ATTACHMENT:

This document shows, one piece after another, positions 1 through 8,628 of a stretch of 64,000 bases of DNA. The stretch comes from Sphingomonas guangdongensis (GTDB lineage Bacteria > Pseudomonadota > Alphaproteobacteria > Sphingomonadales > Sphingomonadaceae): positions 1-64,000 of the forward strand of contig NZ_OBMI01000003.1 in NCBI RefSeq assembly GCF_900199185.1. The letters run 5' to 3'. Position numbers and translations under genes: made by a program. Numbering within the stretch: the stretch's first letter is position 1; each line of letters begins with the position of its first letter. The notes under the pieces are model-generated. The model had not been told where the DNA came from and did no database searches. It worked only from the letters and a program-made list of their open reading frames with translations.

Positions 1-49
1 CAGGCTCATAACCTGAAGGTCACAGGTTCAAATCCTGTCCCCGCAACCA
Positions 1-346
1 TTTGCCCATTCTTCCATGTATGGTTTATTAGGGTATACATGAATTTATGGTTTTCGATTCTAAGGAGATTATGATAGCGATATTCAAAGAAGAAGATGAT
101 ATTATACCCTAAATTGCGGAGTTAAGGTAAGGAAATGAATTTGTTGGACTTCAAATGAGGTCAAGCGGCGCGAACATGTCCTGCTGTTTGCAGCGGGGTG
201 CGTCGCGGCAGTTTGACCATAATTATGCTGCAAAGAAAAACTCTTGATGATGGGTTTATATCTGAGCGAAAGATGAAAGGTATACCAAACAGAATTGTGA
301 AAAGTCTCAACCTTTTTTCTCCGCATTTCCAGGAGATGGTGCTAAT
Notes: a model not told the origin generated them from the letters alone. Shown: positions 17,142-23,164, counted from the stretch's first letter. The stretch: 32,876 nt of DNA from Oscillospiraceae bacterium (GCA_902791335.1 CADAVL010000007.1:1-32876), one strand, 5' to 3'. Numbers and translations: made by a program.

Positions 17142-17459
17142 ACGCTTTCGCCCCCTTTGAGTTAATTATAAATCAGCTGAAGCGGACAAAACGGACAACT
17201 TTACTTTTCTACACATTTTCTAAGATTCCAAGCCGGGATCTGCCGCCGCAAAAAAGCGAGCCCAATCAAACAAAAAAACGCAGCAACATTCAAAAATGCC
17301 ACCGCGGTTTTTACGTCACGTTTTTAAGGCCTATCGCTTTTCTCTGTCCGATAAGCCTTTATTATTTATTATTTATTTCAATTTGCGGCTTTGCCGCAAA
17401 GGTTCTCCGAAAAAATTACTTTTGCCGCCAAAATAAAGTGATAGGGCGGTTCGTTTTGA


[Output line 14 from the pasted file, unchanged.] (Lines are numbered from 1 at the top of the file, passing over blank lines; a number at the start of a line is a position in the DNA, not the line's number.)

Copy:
17401 GGTTCTCCGAAAAAATTACTTTTGCCGCCAAAATAAAGTGATAGGGCGGTTCGTTTTGA